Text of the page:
Ebb & Flow
A quartz carpet and marble steps lead to the balcony’s glass, rim-flow pool looking onto the magnificent view of Lion’s Head.
Production Colin O’mara Davis Words Tracy Lynn Chemaly Photographs Christelle Botha
Peeking over a curve in the coastal road of Barley Bay, Camps Bay, four crafty apartments lure you into their fold, wrapping you in so much luxury that you may never want to escape their irregular walls. Part of the bewitchment of the Ebb Tide luxury apartments can be blamed on their intoxicating view – a sweeping panorama that leads the eye from the vast Atlantic to the peak of Lion’s Head.
Above: The glass balustrade allows uninterrupted views of the Atlantic, while the quartz carpet extends from the balcony into the apartment, blurring the boundary between indoor and outdoor spaces. The chaise longue by Cappellini, called the Shadow, is an inviting piece next to the Zanotta table.
‘With a view such as this, furniture needed to be neutral,’ says interior designer Jacques Paulsen from Site Interior Design. He and his team did, however, ensure that contemporary pieces with their own identities could stand proudly within this
architectural masterpiece by architect Greg Wright. ‘Because of the building’s awkward geometry and difficult building restrictions, we had very little to work with when creating these four apartments,’ Greg explains. None of the rooms are regular-shaped and every space is completely different, creating various areas of exploration and intrigue within an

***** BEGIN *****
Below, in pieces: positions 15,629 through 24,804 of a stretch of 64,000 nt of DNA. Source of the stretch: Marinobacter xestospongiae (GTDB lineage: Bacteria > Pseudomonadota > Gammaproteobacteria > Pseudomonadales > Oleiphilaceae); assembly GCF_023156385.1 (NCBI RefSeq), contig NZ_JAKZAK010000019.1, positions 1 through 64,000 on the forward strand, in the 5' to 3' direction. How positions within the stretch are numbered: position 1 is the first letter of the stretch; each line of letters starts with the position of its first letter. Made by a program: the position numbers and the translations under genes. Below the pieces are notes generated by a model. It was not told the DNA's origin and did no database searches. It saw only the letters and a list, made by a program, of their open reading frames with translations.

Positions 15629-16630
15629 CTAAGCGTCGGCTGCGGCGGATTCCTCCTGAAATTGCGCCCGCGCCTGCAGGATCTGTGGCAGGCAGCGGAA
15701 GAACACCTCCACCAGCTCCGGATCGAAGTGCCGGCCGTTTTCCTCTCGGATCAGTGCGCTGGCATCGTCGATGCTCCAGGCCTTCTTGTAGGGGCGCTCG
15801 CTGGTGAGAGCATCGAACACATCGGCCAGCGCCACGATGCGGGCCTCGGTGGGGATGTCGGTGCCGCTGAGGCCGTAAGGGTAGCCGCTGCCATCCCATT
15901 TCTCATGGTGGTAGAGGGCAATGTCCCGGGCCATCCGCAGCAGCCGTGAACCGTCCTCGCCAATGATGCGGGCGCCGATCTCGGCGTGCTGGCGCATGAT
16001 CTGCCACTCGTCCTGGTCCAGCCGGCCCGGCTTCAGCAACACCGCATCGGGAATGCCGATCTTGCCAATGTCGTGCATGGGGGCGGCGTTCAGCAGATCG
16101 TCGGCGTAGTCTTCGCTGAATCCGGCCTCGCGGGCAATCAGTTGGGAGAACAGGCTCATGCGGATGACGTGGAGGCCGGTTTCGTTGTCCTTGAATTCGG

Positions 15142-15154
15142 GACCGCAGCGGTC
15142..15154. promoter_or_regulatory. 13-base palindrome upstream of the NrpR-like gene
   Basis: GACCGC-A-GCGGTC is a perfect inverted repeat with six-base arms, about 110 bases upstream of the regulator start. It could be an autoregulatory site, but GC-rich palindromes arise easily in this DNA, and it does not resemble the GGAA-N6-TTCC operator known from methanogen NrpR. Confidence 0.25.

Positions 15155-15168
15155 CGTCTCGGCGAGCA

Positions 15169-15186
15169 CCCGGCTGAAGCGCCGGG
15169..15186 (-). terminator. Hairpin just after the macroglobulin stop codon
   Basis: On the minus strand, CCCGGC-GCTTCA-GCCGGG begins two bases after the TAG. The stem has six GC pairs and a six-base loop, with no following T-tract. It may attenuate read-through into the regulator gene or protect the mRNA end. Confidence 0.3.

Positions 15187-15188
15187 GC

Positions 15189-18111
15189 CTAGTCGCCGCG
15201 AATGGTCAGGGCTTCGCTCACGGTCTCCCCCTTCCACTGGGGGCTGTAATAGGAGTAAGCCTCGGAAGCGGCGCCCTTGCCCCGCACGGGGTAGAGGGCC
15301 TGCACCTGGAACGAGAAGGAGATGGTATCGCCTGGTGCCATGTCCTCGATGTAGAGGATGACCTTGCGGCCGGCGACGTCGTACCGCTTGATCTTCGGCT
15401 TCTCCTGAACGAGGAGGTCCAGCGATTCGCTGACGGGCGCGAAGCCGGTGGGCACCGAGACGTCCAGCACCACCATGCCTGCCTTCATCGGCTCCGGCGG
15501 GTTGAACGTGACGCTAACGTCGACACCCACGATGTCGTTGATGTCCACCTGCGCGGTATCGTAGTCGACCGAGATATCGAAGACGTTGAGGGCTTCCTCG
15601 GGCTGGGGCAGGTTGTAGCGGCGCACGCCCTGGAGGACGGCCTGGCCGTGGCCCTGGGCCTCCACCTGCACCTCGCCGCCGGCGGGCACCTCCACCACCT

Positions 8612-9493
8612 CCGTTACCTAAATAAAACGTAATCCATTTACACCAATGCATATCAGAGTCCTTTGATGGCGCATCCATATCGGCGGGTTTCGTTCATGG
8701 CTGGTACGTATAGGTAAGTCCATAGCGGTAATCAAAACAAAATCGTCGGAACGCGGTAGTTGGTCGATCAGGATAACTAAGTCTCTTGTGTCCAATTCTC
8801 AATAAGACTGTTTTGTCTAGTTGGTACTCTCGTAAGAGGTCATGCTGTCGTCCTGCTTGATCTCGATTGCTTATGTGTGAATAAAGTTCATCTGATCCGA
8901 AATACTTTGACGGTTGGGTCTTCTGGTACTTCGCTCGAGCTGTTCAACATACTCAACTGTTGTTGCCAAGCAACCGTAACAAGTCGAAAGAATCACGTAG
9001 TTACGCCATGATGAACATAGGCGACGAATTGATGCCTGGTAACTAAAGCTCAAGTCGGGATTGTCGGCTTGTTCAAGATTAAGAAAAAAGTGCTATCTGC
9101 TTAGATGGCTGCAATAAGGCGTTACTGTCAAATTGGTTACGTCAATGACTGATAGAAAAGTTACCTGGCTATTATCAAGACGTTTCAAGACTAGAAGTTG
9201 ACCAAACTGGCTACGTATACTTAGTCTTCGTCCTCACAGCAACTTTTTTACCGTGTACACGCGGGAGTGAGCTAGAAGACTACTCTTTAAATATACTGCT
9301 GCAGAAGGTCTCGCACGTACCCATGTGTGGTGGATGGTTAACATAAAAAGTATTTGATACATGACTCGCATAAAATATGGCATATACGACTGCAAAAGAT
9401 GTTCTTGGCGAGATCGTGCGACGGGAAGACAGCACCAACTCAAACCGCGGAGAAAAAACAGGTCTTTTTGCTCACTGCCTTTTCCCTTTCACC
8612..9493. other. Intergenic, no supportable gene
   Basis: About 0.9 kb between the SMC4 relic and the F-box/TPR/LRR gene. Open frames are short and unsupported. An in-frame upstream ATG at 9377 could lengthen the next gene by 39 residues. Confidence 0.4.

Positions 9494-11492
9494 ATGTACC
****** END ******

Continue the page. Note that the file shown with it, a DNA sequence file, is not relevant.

extremely cutting-edge environment.
Clockwise from top left: Looking out onto the balcony and the ocean beyond, the lounge sits elegantly alongside
the Greek Volakas marble bar; the clever use of glass and minimal wood allows the staircase to ‘float’ in the apartment without disrupting the architecture. The leather ottoman by Poltrona Frau stands behind the bronze dog sculpture by David Brown that welcomes guests at the front door; modern Perspex lamps and old-school candlewick cushions combine in this guest room toadd interest; a pebbled courtyard offers an outdoor area for relaxation, with designer chairs by Emu.
Besides the private-lift access, miniconcierge service and designer kitchen replete with magnetic drawers and fully integrated Miele appliances, each apartment functions on the Dynalite Smart Home system. Preset scenes allow one touch of a button to create a mood to suit any occasion – including light intensity, open or closed blinds and a chosen music output.
Left: The master bedroom is graced by a striking blue bird chaise by Cappellini, adding an accent colour to the neutral palette while livening up the space. Center: This nearly all-white bedroom is decorated with a series of photographs by Damon Fourie printed on canvas. The funky Toy chairs below it are by Philippe Starck for Driade. Right: This Cappellini design is called the Wooden Chair by Marc Newson, and adds a certain quirkiness to one of the guest bedrooms.